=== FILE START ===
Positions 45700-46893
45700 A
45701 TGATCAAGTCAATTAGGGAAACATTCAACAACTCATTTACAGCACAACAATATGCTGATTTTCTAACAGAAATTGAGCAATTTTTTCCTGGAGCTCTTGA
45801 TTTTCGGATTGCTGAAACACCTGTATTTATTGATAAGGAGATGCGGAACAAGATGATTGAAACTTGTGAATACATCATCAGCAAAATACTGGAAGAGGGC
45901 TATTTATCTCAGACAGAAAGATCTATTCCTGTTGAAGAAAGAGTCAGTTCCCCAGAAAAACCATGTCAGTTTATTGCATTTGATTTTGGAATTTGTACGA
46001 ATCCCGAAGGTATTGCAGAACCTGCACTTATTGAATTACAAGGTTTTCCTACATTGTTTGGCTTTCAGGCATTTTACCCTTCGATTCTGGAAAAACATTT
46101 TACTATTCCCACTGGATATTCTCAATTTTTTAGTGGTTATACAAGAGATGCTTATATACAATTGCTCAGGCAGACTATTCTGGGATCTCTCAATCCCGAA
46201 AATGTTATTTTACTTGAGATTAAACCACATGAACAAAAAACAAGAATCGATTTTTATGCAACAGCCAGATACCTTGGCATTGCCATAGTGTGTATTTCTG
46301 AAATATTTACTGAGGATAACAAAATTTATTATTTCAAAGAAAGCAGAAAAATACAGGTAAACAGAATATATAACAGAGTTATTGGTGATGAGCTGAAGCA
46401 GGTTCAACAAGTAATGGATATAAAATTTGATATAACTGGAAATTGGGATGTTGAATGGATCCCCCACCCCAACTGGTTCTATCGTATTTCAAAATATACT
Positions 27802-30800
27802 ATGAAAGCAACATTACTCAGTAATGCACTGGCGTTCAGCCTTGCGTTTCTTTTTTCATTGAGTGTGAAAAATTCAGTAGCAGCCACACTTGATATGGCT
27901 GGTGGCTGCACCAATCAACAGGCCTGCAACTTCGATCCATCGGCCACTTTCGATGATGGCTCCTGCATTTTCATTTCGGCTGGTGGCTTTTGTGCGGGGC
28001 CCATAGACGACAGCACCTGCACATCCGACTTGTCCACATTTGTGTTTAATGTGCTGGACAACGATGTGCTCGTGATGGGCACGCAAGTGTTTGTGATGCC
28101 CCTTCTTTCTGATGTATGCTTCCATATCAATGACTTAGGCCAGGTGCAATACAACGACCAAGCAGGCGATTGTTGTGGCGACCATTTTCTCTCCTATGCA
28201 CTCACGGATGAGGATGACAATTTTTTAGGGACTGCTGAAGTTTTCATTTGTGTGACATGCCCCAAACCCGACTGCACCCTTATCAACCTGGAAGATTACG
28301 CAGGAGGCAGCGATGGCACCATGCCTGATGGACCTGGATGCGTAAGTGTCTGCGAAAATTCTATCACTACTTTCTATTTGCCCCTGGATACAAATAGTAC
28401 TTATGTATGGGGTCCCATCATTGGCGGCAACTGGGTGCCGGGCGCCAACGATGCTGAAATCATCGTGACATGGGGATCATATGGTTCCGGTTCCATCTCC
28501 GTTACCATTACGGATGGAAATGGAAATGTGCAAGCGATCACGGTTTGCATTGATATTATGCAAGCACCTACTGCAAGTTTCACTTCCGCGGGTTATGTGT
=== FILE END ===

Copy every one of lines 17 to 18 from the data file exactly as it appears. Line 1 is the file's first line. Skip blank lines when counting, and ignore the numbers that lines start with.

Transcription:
28301 CAGGAGGCAGCGATGGCACCATGCCTGATGGACCTGGATGCGTAAGTGTCTGCGAAAATTCTATCACTACTTTCTATTTGCCCCTGGATACAAATAGTAC
28401 TTATGTATGGGGTCCCATCATTGGCGGCAACTGGGTGCCGGGCGCCAACGATGCTGAAATCATCGTGACATGGGGATCATATGGTTCCGGTTCCATCTCC